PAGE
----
Editor's Note: Editor Shawn Skipper recently had the chance to put the following gear to use on a pheasant hunt in South Dakota. You can catch up in that story here.
Winchester’s SX4 autoloading shotgun is designed to be lighter, slimmer and simply more ergonomic than its predecessor—and it succeeds on all counts. Its balance point has been moved slightly forward to create a more fluid swing and allow for better target tracking and a smoother follow-through, which made the SX4 Field model an ideal companion in South Dakota cornfields. Winchester’s latest edition of the Influx Technology recoil pad further reduces felt recoil, too, which is always a nice bonus. Better yet, the SX4 line ships with an MSRP that’s actually lower than the old SX3. It’s hard to argue with that.
Browning A5 Sweet Sixteen
Back in 2012, Browning returned to the Humpback design with its new “A5.” Though the name paid obvious tribute to the original Auto-5’s, the A5 line was something entirely new. Among other things, it featured an inertia-driven action that Browning calls a “Kinematic drive.” The new A5’s were well received, so in 2016 Browning decided to take a chance on reviving another old favorite—and the A5 Sweet Sixteen was born. It captures every bit of the famous design, but in a gauge that has brought back more than a few sweet memories for hunters across the country. The 2¾-inch-chambered 16-gauge receiver is constructed of strong, lightweight aluminum alloy with a black anodized bi-tone finish. The stock and forearm are gloss-finish walnut with a close-radius pistol grip and sharp 18-lines-per-inch checkering. The stock is also shim adjustable for length of pull, cast and drop, and includes ¼-inch and ½-inch stock spacers for length of pull adjustments. Barrels come in 26- or 28-inch lengths, and three Invector-DS chokes are supplied. Like much of the A5 line, the Sweet 16 ships with an MSRP just shy of $1,700. Though that price point may hit you hard, trust me when I say this scattergun is worth every penny. We only had a couple of them, shared among the party, in South Dakota—and each morning it wound up being a race to the gun rack, hoping that sweet ol’ 16-gauge hadn’t been taken yet.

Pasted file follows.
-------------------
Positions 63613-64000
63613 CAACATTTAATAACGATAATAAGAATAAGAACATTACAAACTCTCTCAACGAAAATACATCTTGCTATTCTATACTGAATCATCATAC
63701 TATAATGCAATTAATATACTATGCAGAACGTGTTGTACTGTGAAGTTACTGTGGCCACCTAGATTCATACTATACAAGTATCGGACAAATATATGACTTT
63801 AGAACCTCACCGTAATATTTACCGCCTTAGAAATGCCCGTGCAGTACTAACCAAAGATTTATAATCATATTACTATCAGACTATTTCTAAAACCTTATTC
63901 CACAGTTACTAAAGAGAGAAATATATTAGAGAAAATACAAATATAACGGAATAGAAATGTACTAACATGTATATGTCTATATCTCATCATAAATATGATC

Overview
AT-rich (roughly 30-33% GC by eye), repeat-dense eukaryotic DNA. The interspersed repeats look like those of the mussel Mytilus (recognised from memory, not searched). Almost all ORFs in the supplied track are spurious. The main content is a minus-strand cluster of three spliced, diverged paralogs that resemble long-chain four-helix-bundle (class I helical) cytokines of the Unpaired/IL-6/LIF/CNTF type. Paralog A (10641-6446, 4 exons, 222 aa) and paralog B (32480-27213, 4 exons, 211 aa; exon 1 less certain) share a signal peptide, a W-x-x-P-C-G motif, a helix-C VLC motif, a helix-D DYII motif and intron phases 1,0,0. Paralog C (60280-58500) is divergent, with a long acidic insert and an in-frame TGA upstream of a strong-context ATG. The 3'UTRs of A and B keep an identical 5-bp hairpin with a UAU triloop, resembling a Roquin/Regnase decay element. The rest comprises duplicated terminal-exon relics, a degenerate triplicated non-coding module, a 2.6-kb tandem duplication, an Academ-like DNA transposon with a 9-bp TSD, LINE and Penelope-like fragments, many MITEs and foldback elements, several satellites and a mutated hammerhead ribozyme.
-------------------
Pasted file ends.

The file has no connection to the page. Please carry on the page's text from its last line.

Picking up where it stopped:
Browning BXD Upland Ammo
Browning’s BXD Upland load pairs its nickel-plated shot with what it calls an “aerodynamically stabilized wad” to help keep patterns tight and uniform at extended ranges. This is a load that should really shine when applied to late-season birds and the accompanying weather conditions. The BXD Upland Extra Distance line includes a 12-gauge, 3-inch load with 1⅝ ounces of No. 5 shot at 1350 fps, and two 2¾-inch loads with 1⅜ ounces of either No. 5 or 6 shot.
Winchester Rooster XR Ammo
Winchester’s Rooster XR was also along for the ride, and produced devastating results on birds at all ranges. Where it shines, though, is on long-range shots—more than once, jaws dropped at the clean, hammer-like hits it dropped on pheasants beyond 50 yards. Its fierce payload is due in large part to Winchester’s Shot-Lok technology, which the company uses to eliminate air space between lead pellets, preserving integrity, minimizing fliers and ensuring a tighter spread at extended ranges.